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Moscow may have problems, but its government has both power and vision, says Francis Beckett ...
Moscow may have problems, but its government has both power and vision, says Francis Beckett

When london mayor Ken Livingstone visits the mayor of Moscow next February, he might feel a twinge of envy.

'The city government controls all public transport, including the Metro, and all communal institutions,' says Moscow's deputy mayor Yosef Ordzhonikidze.

Central government has no power to decide on private finance initiative contracts on Moscow's behalf - how the city government finds money for Moscow's underground is a matter for them and them alone.

And the city gets its money in a staggeringly simple way. Half of every Muscovite's income tax goes to the municipal budget. So, even though Russia's average income tax is only 13%, it still gives the city a budget of $7m a year - even though the days of the rouble's hyper-inflation are over, the US dollar is still king in Moscow, and big sums are always measured in dollars.

That may be why, when much else in Moscow is still undergoing the difficult transition from communism to a peculiarly unregulated form of capitalism, the underground still works like clockwork and leads the world. There is no hanging around wondering when the next train is coming. If the sign says one minute, that is when it will be, and you hardly ever wait more than two minutes.

'We decide what kind of public transport the city is to be focused on,' says Mr Ordzhonikidze. 'It began with the construction of the metro in the 1930s. Eight million people use the metro daily, we also have 5,000 buses and 650 trams.'

Keeping a city of 9 million inhabitants moving is a major undertaking and is not made easier by the anarchic traffic system. One of the results of Russia's head-long rush into capitalism is planners' inability to control the rise of private car use. Regulation sounds too much like communism.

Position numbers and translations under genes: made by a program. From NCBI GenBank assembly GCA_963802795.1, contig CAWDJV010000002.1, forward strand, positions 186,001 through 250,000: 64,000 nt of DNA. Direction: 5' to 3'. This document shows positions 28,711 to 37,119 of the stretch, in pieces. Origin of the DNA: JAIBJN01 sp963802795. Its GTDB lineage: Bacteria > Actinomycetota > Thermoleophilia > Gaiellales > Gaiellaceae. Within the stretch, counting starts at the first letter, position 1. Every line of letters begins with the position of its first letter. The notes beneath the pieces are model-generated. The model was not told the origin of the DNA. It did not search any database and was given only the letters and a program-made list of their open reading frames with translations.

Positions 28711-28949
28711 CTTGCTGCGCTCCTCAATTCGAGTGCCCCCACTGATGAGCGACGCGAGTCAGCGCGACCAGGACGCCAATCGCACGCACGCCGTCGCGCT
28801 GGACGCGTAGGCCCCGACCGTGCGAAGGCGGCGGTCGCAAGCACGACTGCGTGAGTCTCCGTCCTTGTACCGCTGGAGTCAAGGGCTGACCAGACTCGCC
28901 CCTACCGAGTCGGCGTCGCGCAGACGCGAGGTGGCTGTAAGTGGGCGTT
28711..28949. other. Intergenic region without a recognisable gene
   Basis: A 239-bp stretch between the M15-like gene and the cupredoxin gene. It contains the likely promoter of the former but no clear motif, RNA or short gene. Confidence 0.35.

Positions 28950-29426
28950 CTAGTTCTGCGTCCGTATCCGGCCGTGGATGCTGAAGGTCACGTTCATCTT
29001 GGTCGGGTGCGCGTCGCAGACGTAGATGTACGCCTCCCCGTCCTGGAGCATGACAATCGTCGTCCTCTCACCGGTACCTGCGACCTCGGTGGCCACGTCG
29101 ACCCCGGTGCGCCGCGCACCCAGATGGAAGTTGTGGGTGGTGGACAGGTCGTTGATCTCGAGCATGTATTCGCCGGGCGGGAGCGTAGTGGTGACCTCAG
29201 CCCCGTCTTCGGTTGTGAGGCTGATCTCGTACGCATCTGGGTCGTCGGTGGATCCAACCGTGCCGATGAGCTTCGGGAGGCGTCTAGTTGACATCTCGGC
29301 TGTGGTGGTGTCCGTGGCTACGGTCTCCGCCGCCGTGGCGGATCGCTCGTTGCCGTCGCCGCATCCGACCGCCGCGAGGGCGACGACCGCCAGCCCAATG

You can drive anywhere in Moscow and park almost anywhere. Russians respect few rules of the road, and often drive bangers that would be illegal in Britain. The predictable result is something like gridlock, and the city government does not seem ready to take on the motorist.

When communism fell in 1991 there were 300,000 private cars in the city. Now there are 2.5 million and the nearest Mr Ordzhonikidze has to a solution is more road building and repairs.

The truth, according to city minister Grigori Antyufeev, is 'the transition from communism to capitalism was done too fast and with not enough caution'.

Wealthy Muscovites are enjoying the fruits of deregulation and have yet to learn their quality of life depends on some of the regulations they dumped along with the other detritus of communism.

Mr Antyufeev is responsible for tourism and trying to get more foreigners to visit the city. He has launched a huge charm offensive aimed at western tourists. I was in one of no less than 20 groups of western journalists being flown in to meet the city's top brass and view its delights. Mr Antyufeev complains only 46,000 UK visitors came to Moscow last year.